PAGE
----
Third Eye Film Society Forum Index
Author Message

<  The Third Eye Reading Room  ~  Pnin

Marj
Posted: Fri Dec 01, 2006 4:30 pm Reply with quote
Joined: 21 May 2004 Posts: 10497 Location: Manhattan



By Vladimer Nabokov

Annotation

Readers meet one of Nabokov's funniest and most heartrending characters: Timofey Pnin, a professor of Russian at an American college, who lectures in a language he cannot master.

From the Publisher

"One of the best-loved of Nabokov's novels, Pnin features his funniest and most heart-rending character. Professor Timofey Pnin is a haplessly disoriented Russian emigre precariously employed on an American college campus in the 1950s. Pnin struggles to maintain his dignity through a series of comic and sad misunderstandings, all the while falling victim both to subtle academic conspiracies and to the manipulations of a deliberately unreliable narrator." Initially an almost grotesquely comic figure, Pnin gradually grows in stature by contrast with those who laugh at him. Whether taking the wrong train to deliver a lecture in a language he has not mastered or throwing a faculty party during which he learns he is losing his job, the gently preposterous hero of this enchanting novel evokes the reader's deepest protective instinct.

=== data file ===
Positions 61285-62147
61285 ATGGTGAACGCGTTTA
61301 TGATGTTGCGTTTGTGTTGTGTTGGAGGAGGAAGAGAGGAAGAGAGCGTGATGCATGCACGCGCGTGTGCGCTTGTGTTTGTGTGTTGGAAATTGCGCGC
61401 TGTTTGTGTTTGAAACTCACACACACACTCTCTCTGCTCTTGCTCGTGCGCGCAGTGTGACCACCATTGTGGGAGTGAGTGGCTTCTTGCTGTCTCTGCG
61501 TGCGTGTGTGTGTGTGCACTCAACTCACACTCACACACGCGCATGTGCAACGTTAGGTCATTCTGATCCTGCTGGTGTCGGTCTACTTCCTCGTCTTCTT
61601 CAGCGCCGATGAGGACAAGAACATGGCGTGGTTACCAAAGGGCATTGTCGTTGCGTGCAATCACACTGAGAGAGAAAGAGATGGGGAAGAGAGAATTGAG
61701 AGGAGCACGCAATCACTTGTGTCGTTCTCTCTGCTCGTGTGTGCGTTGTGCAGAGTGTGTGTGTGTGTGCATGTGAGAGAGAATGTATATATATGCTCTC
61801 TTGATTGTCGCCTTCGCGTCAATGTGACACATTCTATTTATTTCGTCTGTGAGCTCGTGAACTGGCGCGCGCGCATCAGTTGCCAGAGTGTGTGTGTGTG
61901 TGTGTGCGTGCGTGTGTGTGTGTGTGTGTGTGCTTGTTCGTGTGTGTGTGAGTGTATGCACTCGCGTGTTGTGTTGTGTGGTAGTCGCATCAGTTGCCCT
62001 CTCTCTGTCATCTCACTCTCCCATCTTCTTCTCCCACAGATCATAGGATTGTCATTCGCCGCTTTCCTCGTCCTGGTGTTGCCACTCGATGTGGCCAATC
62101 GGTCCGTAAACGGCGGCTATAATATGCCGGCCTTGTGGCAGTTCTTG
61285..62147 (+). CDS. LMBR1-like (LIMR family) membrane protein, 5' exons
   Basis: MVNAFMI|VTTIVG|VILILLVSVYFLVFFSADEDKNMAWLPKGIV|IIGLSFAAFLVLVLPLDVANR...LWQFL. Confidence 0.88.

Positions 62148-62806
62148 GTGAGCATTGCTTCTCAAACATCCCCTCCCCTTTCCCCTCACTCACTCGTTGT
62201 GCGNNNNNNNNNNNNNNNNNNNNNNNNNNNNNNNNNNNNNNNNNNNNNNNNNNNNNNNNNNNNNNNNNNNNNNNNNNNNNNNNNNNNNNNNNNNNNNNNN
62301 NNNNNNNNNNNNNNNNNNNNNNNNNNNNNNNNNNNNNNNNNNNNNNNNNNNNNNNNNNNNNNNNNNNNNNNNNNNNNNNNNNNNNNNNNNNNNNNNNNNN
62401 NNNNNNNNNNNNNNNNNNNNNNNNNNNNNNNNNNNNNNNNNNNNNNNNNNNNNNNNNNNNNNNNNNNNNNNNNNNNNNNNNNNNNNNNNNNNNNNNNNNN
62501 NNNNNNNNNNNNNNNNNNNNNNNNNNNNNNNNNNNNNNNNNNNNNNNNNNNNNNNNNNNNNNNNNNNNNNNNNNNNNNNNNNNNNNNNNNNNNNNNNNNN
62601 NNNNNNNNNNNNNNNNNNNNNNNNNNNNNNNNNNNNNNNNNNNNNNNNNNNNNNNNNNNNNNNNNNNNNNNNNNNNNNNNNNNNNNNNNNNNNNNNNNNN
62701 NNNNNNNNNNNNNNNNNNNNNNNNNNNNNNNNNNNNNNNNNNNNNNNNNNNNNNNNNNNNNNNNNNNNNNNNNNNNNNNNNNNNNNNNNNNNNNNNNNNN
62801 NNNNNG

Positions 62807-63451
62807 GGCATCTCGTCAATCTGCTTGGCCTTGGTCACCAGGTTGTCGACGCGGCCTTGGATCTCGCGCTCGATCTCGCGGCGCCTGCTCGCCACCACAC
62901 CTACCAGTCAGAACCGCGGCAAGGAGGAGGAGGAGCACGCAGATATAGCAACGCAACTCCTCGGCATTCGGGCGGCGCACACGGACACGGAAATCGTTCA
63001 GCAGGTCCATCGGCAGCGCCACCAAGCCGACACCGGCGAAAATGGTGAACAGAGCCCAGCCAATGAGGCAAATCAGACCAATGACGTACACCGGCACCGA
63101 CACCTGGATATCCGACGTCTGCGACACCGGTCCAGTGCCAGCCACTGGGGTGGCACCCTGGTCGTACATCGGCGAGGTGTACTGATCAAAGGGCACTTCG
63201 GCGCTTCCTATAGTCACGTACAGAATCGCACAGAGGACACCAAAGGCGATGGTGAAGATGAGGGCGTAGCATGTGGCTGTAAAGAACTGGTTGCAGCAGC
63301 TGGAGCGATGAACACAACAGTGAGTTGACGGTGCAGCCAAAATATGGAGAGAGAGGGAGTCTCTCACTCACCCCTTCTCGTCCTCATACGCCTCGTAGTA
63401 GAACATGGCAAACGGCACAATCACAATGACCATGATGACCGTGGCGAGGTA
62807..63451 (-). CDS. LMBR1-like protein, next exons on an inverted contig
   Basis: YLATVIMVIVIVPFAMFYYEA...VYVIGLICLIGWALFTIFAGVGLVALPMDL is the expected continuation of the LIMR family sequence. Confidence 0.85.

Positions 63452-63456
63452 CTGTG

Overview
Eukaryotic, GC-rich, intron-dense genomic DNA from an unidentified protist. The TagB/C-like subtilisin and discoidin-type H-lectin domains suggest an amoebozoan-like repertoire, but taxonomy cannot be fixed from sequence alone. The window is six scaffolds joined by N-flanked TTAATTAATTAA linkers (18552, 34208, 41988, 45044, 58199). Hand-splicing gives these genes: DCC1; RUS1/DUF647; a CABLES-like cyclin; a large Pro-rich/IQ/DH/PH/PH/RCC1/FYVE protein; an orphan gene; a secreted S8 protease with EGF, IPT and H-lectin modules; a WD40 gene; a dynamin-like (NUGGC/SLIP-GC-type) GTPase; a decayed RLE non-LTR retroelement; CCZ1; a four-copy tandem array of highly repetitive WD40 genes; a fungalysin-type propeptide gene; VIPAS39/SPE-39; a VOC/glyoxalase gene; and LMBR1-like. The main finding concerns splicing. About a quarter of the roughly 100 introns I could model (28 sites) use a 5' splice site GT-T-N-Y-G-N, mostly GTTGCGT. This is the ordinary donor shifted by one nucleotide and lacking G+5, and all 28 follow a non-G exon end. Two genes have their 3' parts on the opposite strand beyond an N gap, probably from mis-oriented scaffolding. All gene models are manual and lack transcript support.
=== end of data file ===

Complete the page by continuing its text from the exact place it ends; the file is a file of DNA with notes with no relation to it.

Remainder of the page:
Our moderator for this discussion is the ever pithy and learned Whiskeypriest.
View user's profile Send private message Send e-mail Yahoo Messenger
Marj
Posted: Fri Dec 01, 2006 4:33 pm Reply with quote
Joined: 21 May 2004 Posts: 10497 Location: Manhattan
First topic of conversation: squirrels.
~Whiskey
View user's profile Send private message Send e-mail Yahoo Messenger
Marj
Posted: Fri Dec 01, 2006 4:34 pm Reply with quote
Joined: 21 May 2004 Posts: 10497 Location: Manhattan
unohoo wrote:
whiskeypriest wrote:
First topic of conversation: squirrels.


They're always looking for that proverbial nut.

~unohoo
View user's profile Send private message Send e-mail Yahoo Messenger
Marj
Posted: Fri Dec 01, 2006 4:37 pm Reply with quote
Joined: 21 May 2004 Posts: 10497 Location: Manhattan
bart wrote:
Pnin is hilarious. Nabakov's verbal wit and inventiveness are enough reason to keep reading. This is one of those "I had no idea what I was missing" moments for me, not having read the man previously. Every page I want to stop and adopt a quote for a web tagline somewhere.

~bart
View user's profile Send private message Send e-mail Yahoo Messenger